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City has missed deadline to reach agreement with surrounding counties

Wednesday, February 26, 2003 by

Despite work that Travis County and the City of Austin have done to consolidate the approval process for subdivision platting in the city’s Extra-Territorial Jurisdiction (ETJ) they have obviously failed to meet the requirements of HB 1445. That bill, approved last session, set an April 1, 2002 deadline for agreement on all its requirements. The city has reached basic agreement with Bastrop and Williamson Counties, but has no agreement with Hays County.

As a result, Senator Jeff Wentworth (R-San Antonio), who authored the 2001 legislation, has filed a bill that would either significantly reduce the city’s power to regulate in the ETJ or cost city taxpayers considerably more money. SB544 would give counties the authority to regulate plats, drainage, road plans and flood control in metropolitan areas of more than 700,000 people. The new law would apply to Austin, Dallas, Fort Worth, Houston, San Antonio and surrounding counties. It would also impact suburbs such as Round Rock and San Marcos.

Under the proposal, county regulations would apply to subdivisions in the ETJ unless the county gives up its authority to regulate. In return for relinquishing that power, the county would gain a financial benefit because the city would have to start paying for maintenance of roads, drainage and flood control structures in the area. That would be a particularly tough pill for Austin leaders to swallow since its taxpayers already pay for county roads and other amenities.

At this point, city and county offices for subdivision platting have been consolidated. Reconciling dissimilar subdivision regulations, platting deadlines and roadway plans is taking longer. The City Council and Commissioners Court will make the final decisions. The Council is scheduled to take up the matter next week.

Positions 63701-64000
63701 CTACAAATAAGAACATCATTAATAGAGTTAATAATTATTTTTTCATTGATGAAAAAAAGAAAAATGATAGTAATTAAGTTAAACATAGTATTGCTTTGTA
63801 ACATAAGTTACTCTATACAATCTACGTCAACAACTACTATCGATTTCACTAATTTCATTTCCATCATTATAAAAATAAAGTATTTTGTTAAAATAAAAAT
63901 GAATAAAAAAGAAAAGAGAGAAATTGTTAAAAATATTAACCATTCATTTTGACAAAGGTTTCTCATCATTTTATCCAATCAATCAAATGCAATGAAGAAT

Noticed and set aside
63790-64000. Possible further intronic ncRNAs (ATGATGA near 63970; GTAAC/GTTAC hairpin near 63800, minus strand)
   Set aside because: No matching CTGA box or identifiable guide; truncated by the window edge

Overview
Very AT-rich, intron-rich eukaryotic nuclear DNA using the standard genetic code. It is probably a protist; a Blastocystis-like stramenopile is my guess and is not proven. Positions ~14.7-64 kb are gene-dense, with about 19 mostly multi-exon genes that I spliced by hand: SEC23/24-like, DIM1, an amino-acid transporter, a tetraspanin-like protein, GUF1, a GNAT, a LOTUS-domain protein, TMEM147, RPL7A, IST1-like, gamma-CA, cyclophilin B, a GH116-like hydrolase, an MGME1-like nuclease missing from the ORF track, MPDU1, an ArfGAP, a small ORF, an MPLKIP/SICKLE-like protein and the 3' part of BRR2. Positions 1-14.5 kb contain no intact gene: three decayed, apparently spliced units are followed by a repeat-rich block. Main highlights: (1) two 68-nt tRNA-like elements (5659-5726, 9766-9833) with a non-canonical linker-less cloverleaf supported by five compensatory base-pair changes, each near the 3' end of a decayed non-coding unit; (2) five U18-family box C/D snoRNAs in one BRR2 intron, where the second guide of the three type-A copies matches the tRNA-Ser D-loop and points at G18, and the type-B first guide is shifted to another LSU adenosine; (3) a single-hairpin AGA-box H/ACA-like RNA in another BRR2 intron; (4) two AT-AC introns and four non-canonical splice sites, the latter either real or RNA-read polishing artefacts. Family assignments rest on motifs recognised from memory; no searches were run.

Travis County’s Joe Gieselman said the city and county have agreed to eliminate differences between the two entity’s transportation plans—but exactly how that will be done is unknown. Travis County has adopted the CAMPO road plan, but the city has rejected that plan in favor of the Austin Metropolitan Area Transportation Plan. The AMATP has five fewer roads than the CAMPO plan and the city has downgraded the capacity of five other roads.

Gieselman, the county’s executive director of Transportation and Natural Resources, said preliminary plat plan expiration is one area of potentially easy agreement. City subdivision plats expire after three years in the Drinking Water Protection Zone and five years in the Desired Development Zone. County regulations give two years. County staff has recommended 5-year plats in the Drinking Water Protection Zone and 12 years in the Desired Development Zone if part of the plan is final platted within two years of preliminary approval.

Variances and waivers are also a concern. County staff has proposed the city handle all waivers in areas that would be annexed within three years. In the remainder of the ETJ, each jurisdiction would handle waivers most relevant to its own services: the city would decide on variances for utility, water quality and environmental standards, and the county would decide on variances for transportation and storm water conveyance standards.